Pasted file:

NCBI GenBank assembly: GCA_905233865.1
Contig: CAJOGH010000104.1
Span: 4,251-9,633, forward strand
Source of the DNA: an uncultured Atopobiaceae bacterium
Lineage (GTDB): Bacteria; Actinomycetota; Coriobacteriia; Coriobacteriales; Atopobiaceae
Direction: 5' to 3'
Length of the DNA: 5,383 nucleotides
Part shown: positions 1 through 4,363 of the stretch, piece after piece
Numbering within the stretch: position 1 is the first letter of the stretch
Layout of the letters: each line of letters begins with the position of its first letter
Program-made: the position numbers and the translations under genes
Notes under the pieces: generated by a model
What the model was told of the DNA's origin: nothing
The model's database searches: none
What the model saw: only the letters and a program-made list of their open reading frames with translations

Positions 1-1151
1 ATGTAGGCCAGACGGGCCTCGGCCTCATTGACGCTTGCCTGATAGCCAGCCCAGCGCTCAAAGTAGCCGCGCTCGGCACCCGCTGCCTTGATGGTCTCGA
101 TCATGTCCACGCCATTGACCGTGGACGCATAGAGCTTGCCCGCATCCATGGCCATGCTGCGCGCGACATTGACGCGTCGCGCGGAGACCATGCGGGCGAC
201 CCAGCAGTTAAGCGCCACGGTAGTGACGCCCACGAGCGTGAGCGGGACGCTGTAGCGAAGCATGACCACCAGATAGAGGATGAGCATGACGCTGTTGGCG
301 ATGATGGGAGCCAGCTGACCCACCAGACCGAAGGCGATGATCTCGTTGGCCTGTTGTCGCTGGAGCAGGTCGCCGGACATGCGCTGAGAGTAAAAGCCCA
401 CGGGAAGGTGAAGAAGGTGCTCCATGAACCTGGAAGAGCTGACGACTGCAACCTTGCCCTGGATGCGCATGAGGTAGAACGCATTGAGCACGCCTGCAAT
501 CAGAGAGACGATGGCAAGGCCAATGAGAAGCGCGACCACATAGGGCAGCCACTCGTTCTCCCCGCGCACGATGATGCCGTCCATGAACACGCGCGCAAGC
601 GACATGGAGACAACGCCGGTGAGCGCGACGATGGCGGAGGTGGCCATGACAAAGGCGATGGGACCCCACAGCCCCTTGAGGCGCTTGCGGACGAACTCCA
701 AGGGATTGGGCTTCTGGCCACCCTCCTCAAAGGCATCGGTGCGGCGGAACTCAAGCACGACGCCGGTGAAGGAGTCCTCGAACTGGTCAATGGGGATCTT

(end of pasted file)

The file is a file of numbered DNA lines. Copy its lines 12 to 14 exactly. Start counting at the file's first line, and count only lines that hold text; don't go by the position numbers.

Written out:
Notes under the pieces: generated by a model
What the model was told of the DNA's origin: nothing
The model's database searches: none